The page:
The remarkable parade of the ethical teachings of the Scriptures which we have canvassed over the past several weeks in Chapel would not be complete without Leviticus. While the love of God and the love of neighbour are implicit in the Ten Commandments and, for that matter, in the Beatitudes, and are concentrated in what is known as the Summary of the Law, the love of neighbour is made explicit in Leviticus and as explicitly connected to God.
The phrase “I am the Lord” punctuates repeatedly the various directives and laws in Leviticus. Thus Leviticus 19.9-18 ends with the commandment to “love your neighbour as yourself: I am the Lord.” Thus, this important ethical teaching is grounded in God and God’s relation to our humanity. The ethical and the holy are united. Leviticus helps us to think about the meaning of holiness and to see its relation to our lives ethically.
Leviticus is an especially formidable book. Yet it is an essential part of the Torah and reflects deeply upon the themes of creation. What makes Leviticus so formidable? It is a collection of rules and regulations that seem arbitrary and obscure in their detail and proscription. Yet is that really very much different from the technocratic world which we inhabit? A world of dictates and rules, of the endlessness of bureaucracy that seems to serve only itself? Our reading and meditating upon Leviticus may awaken us to a wisdom that speaks more deeply to us in our relations with one another.
One of the least read of the Scriptures, at least in the Christian Churches, it is also one of the most misunderstood. Why? Because some parts of it seem so antithetical to our contemporary sensibilities. There are daunting passages about cultic rituals and practices that have emerged over many centuries, the origins of which are obscure. They may seem entirely arbitrary but actually, there is a logic at work in the distinction between clean and unclean, or pure and impure. Following the work of the sociologist, Mary Douglas, holiness and purity are closely associated but holiness means more than simply that which is set apart from common usage. It also relates to wholeness, to the idea of the integrity of beings. As she puts it: “To be holy is to be whole, to be one; holiness is unity, integrity, perfection of the individual,” in the idea of things in their class or kind. As such, the distinctions in Leviticus are a further working out of the Genesis logic of creation as order through the distinguishing of things from one another. Similar arguments are present in Philo and Origen, Jewish and Christian exegetes from the first and third centuries CE as well as other Patristic writers.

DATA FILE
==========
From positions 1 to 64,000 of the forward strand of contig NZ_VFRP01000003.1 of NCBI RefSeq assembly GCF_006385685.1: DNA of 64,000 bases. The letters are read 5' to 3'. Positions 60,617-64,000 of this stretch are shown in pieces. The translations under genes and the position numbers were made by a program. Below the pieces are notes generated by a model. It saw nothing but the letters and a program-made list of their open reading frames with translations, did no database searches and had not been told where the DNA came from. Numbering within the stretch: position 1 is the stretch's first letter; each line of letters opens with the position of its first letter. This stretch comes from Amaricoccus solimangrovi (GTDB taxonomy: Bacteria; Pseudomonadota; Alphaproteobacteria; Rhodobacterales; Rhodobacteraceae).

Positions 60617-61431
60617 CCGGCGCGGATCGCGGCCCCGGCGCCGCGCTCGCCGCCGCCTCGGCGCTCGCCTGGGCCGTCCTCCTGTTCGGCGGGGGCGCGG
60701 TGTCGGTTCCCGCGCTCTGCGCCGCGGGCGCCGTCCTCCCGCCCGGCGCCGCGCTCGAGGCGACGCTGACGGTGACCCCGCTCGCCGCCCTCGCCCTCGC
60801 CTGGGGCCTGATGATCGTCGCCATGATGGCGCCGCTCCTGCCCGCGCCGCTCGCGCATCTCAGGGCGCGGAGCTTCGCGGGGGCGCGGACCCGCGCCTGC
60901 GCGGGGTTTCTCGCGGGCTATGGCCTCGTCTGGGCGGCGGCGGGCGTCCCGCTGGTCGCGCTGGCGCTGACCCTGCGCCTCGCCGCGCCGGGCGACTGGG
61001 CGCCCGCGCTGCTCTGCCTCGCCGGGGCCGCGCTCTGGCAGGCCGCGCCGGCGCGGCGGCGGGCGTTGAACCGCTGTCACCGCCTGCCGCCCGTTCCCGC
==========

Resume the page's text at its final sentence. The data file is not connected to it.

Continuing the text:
The ethical demands in Leviticus are grounded in the identity of God who identifies himself to us as the fruition and perfection of our humanity. In those places which seem to be forbiddingly particular and restricted to the limits of a tribal culture, we also see the aspects of something more universal: an ethical understanding of the stranger in our midst, about the sabbath of the land, about the concept of jubilee, and about how one deals with the inequalities of wealth. Though Leviticus seems to point to older tribal forms of identity, the text makes clear that it also opens us to the grandeur and grace of God; in short, to our wholeness as holiness.
Justice is a major concern in Leviticus. “You shall do no injustice in judgement” (Lev. 19.15) both in terms of thoughts and deeds. “You shall not hate your brother in your heart” (Lev. 19.17). These directives extend to the stranger, the sojourner. “When a stranger sojourns with you in your land, you shall not do him wrong. The stranger who sojourns with you shall be to you as the native among you, and you shall love him as yourself” (Lev. 19.33,34). The stranger, the sojourner, is thus your neighbour. This way of thinking is grounded in God’s relation to his people, “for you were strangers in the land of Egypt: I am the Lord your God” (Lev. 19.34); echoing Exodus in the giving of the Law.
The ethical demands of Leviticus extend to human dealings with the land, to dealing with the created order with justice and care; again, an echo of Genesis and the idea of creation as an order that demands our respect and care, and in ways that speak to our world and our concerns. Thus, Leviticus extends the sabbath of God to “a sabbath of solemn rest for the land” (Lev. 25.4), a time of leaving the fields fallow. There is also the idea of leaving the gleanings of the fields after harvest “for the poor and for the stranger.” The concept of Jubilee in the fiftieth year signals the proclamation of “liberty throughout the land” in terms of debts owed and in the making of contracts. What is emphasised is an ethic of justice, of not wronging one another in the pursuit of self-interest. Once again, the teaching is grounded in God. “You shall not wrong one another” in matters of the buying and selling of goods, “but you shall fear your God; for I am the Lord your God” (Lev. 25. 17). Thus, the love of God and the love of neighbour are constantly intertwined and belong to that higher vision of justice as seasoned by mercy. They challenge and counter the instrumental view of justice embedded in our technocratic culture. They remind us of the primacy of love.
(Rev’d) David Curry
Chaplain, English & ToK teacher
Chair of the Department of Religion and Philosophy